3 Common Causes of Hand Pain Without Injury   

3 Common Causes of Hand Pain Without Injury

Close up of a man's hands, holding one hand in pain.
Clinical Contributors to this story:
Christopher Doumas, M.D.

If you accidentally slam a door on your hand, it isn’t surprising when it hurts. But hand pain that arises with no known cause may be confusing.

There are several common causes of hand pain that aren’t associated with an injury or other condition. Paying close attention to symptoms or other clues may help you discover the exact cause of the pain.

“Not all hand pain feels exactly the same,” says hand surgeon, Christopher Doumas, M.D. “You may narrow down its origin by analyzing the pain and its risk factors.”

Common Causes Of Hand Pain

There are different reasons why you may experience hand pain without an injury.

Three common causes include:

  • Arthritis
  • Carpal tunnel syndrome
  • Trigger finger, or stenosing tenosynovitis

Read on to find out how each condition may cause hand pain or discomfort.

Arthritis Pain

Joint pain due to inflammation may cause arthritis anywhere, including within the hands. The two most common types of arthritis are osteoarthritis and rheumatoid arthritis.

  • Osteoarthritis, commonly associated with aging, leads to pain because joint cartilage wears down. Without cartilage cushioning the joints, bone may rub on bone, causing painful inflammation.
  • Rheumatoid arthritis, an autoimmune disease, causes pain because tissue lining the joints become inflamed.

People with arthritis may experience pain when they:

  • Bend or straighten their fingers
  • Perform repetitive motions
  • Grasp an object tightly
  • Spend time outside during cold weather

Possible treatments include:

  • Oral medication or injections, which may help relieve arthritis pain
  • A splint, which may let the hand joints rest
  • Keeping the hands active, which may help to prevent stiffness, inflammation and additional pain
  • Physical therapy, which may help to improve joint flexibility and range of motion
  • Surgery may be necessary in some cases, if other treatments aren’t effective

Carpal Tunnel Syndrome

The numbness and discomfort associated with carpal tunnel syndrome often affects the hands. Repetitive hand motions, awkward sleep positions or wrist trauma may cause this problem.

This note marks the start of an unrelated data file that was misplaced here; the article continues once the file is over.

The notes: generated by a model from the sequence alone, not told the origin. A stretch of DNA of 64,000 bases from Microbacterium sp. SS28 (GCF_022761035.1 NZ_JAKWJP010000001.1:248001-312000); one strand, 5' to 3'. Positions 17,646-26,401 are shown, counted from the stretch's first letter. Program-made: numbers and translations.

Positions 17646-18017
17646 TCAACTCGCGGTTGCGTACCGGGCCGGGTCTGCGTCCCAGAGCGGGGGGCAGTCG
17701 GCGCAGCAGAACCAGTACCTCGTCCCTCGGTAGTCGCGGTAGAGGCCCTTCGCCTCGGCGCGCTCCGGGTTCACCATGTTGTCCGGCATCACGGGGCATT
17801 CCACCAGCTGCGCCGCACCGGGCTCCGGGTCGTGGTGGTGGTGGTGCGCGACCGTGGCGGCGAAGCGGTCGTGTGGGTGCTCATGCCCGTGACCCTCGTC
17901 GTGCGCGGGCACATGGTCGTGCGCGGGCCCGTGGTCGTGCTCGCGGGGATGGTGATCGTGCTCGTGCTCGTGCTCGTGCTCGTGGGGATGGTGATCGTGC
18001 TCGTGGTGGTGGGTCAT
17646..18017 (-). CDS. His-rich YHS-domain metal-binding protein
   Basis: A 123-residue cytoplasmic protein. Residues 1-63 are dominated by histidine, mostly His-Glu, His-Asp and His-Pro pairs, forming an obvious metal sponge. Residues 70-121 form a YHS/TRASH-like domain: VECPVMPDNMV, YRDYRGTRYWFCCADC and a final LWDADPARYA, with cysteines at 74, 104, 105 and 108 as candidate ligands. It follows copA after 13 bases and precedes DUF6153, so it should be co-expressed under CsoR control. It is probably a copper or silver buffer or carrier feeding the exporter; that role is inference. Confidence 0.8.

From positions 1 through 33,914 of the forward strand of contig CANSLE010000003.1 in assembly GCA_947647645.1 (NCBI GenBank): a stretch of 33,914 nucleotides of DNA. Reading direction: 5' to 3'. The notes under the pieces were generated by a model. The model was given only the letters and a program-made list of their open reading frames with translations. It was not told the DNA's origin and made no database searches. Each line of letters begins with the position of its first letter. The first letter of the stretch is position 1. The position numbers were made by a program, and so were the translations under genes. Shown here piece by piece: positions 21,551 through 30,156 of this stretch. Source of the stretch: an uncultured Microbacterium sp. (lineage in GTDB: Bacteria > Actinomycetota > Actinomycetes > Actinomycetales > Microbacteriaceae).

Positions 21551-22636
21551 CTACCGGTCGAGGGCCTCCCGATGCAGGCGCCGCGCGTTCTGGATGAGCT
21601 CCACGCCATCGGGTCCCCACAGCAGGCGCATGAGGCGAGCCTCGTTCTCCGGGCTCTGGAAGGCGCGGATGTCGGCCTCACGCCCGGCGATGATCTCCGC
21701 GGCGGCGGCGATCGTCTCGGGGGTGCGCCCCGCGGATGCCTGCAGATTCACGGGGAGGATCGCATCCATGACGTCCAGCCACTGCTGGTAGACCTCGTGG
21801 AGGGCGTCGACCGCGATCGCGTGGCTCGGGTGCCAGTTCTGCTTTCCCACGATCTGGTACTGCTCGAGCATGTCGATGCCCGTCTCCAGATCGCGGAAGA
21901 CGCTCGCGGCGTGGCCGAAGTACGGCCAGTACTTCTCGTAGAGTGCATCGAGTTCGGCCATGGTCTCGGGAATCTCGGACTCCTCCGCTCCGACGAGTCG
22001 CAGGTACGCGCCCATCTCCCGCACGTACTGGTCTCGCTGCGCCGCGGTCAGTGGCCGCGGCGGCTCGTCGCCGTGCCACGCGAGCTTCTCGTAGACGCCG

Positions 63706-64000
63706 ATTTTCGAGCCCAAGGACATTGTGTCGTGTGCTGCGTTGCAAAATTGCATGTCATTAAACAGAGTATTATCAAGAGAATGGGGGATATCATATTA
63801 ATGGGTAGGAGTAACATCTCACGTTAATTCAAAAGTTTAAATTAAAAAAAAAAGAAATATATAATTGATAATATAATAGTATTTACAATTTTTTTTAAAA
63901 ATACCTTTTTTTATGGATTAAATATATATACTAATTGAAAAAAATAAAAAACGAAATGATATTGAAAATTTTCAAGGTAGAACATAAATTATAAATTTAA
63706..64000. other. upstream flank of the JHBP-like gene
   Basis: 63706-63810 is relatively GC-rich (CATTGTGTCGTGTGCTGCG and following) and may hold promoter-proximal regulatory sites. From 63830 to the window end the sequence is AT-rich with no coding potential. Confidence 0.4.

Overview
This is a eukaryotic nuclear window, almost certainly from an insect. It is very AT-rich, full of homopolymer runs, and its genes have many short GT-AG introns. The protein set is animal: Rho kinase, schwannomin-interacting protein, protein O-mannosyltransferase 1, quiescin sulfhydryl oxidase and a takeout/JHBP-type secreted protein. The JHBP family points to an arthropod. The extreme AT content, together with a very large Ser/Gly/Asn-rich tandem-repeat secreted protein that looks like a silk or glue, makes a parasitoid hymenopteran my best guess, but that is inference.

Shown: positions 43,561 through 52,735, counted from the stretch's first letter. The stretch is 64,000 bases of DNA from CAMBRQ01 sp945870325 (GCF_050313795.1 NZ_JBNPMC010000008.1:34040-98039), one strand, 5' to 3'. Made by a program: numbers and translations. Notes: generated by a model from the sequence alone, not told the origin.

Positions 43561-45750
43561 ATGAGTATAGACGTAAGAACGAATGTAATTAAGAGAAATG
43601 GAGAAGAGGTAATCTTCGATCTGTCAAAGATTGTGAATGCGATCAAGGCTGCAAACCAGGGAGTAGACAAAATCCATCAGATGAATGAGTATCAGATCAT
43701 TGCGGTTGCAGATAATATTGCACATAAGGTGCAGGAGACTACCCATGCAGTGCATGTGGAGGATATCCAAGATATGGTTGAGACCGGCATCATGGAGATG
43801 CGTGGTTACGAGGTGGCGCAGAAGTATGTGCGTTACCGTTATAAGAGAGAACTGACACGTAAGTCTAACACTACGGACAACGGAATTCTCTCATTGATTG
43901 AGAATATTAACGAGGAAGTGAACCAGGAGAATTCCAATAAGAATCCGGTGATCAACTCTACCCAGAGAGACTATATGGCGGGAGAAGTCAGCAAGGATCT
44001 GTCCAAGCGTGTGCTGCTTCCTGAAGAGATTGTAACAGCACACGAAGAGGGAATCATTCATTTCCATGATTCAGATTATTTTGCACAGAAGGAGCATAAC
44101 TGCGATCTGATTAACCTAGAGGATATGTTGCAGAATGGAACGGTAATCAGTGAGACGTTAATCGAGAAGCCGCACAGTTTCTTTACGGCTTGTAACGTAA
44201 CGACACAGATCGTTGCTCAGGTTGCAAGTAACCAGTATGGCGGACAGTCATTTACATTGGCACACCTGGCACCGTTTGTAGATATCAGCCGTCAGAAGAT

Within the wrist, there’s a narrow passageway known as the carpal tunnel. This tunnel houses a nerve that provides sensation to the hand.

When inflammation or injury narrows the carpal tunnel, it compresses the nerve, causing symptoms. People may have carpal tunnel syndrome in one or both hands.

People with carpal tunnel syndrome may experience hand discomfort such as:

  • Pain, which may worsen at night
  • Numbness
  • Tingling
  • A burning sensation
  • Muscle weakness, when grasping objects
  • Swollen fingers

Possible treatments for carpal tunnel syndrome include:

  • Oral or injectable anti-inflammatory medication, to reduce swelling 
  • Wearing a splint, to keep the wrist in a neutral position
  • Adopting ergonomic changes, to avoid making repetitive movements that lead to wrist inflammation
  • Physical therapy, to learn how to stretch and exercise the wrists and hands
  • Surgery, as needed, to widen the carpal tunnel, eliminating nerve compression

Trigger Finger

Trigger finger, or formally known as stenosing tenosynovitis, is a condition where a thumb or finger becomes stuck in a bent position, and then suddenly snaps back to straight – perhaps named after the motion of pulling a trigger and then releasing. 

“There are tendons that control your finger’s movement, and trigger finger happens when those tendons become inflamed and those pathways narrow,” says Dr. Doumas. 

Symptoms of trigger finger can include:

  • Stiffness or stiffness in the affected finger
  • Popping or clicking when moving the affected finger
  • Difficulty extending or flexing the affected finger

“It’s important to seek treatment for trigger finger, as leaving it untreated can lead to permanent stiffness or difficulty using that finger,” says Dr. Doumas. “Your treatment will depend on the severity of the condition – sometimes rest, splinting and over-the-counter pain relievers do the trick, but more severe cases could require steroid injections.”

Next Steps & Resources:

The material provided through HealthU is intended to be used as general information only and should not replace the advice of your physician. Always consult your physician for individual care.


Subscribe to get the latest health tips from our expert clinicians delivered weekly to your inbox.

We use cookies to improve your experience. Please read our Privacy Policy or click Accept.